You signed a 12" pipeline joint venture agreement that you hoped would increase the amount of exported crude and curb theft. How is that progressing?

We have since completed the project with our partner and it has since been in operation since November 2014. This has no doubt helped in the total volume injection, but it is not a solution to vandalism, being exposed to the same environment. There have already been attempts made on the new line. We are hoping the new government can address this over the coming years. If we share our crude through the refinery, we will reduce our losses.

“By this time next year, we will be open to considerable divestment."

In the larger spectrum of indigenous companies operating in Nigeria, what developments have there been over the past year, and what is the true impact of your efforts?

Since the marginal field auctions took place in 2003, room has opened up for Nigerians to participate. Previously, we had all been staff or managers at the IOCs, apart from one or two independents. It was the domain of Shell, Chevron, and the like, while today many more Nigerians have become involved. Then the divestments came in on top of the marginal fields, and together those factors have increased the production volume of the Nigerian independents. Shell has almost given up its onshore assets and I believe it wants to focus on gas and the larger deep, offshore prospective asset. For Energia, we have been able to create a strong presence. We are emotionally, mentally, and technically ready to play on the next level.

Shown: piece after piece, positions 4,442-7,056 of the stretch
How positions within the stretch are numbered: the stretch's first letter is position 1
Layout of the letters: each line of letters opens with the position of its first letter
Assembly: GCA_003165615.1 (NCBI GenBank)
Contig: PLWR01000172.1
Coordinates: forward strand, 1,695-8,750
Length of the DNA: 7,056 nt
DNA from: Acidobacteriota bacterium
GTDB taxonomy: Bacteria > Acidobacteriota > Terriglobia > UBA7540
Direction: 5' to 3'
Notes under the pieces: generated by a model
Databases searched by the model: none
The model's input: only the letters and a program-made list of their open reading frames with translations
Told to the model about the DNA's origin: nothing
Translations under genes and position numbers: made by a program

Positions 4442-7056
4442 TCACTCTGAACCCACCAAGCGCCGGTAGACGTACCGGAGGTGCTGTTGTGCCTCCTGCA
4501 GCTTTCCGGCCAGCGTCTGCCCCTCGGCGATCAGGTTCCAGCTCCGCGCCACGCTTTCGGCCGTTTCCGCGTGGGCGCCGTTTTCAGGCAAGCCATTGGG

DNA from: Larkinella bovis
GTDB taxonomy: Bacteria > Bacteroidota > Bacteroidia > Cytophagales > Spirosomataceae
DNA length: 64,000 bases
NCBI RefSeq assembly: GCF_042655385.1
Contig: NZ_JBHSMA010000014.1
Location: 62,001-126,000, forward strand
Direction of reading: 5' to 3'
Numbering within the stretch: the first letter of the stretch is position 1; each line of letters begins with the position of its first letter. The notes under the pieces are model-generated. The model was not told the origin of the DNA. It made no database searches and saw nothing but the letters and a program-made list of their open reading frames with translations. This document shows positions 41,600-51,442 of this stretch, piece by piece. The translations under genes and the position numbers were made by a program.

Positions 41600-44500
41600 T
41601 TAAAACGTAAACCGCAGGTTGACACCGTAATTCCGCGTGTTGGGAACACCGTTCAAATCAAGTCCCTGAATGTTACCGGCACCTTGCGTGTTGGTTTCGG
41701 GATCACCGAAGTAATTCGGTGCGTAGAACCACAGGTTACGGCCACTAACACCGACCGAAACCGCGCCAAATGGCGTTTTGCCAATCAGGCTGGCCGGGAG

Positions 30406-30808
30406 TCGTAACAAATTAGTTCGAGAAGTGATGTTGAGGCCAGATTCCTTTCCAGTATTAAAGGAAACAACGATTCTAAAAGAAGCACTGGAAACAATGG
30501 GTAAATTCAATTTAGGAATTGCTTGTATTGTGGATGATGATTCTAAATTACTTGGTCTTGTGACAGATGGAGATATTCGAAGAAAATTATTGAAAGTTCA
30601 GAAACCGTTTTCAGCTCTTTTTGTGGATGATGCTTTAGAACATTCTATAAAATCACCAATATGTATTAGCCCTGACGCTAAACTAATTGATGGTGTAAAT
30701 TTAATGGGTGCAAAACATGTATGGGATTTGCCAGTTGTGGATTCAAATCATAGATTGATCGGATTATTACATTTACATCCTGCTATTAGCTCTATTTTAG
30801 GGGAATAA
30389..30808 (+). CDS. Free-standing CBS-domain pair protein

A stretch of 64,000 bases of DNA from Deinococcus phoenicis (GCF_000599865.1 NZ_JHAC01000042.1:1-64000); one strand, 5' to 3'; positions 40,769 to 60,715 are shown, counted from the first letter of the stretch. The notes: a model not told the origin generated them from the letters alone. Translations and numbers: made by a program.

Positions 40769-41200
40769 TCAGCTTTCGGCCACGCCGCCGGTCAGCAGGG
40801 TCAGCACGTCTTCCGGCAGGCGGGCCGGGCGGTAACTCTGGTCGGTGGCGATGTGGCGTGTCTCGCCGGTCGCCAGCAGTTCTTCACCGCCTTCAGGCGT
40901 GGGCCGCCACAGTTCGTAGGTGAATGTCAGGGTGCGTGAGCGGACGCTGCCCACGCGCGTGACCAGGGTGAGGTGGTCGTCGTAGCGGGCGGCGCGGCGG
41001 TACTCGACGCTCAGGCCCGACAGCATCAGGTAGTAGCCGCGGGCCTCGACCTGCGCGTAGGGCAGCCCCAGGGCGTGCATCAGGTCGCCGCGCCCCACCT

How has the goal of 15,000 bpd set last year progressed, and how has the decline in oil prices affected your targets and the price of assets?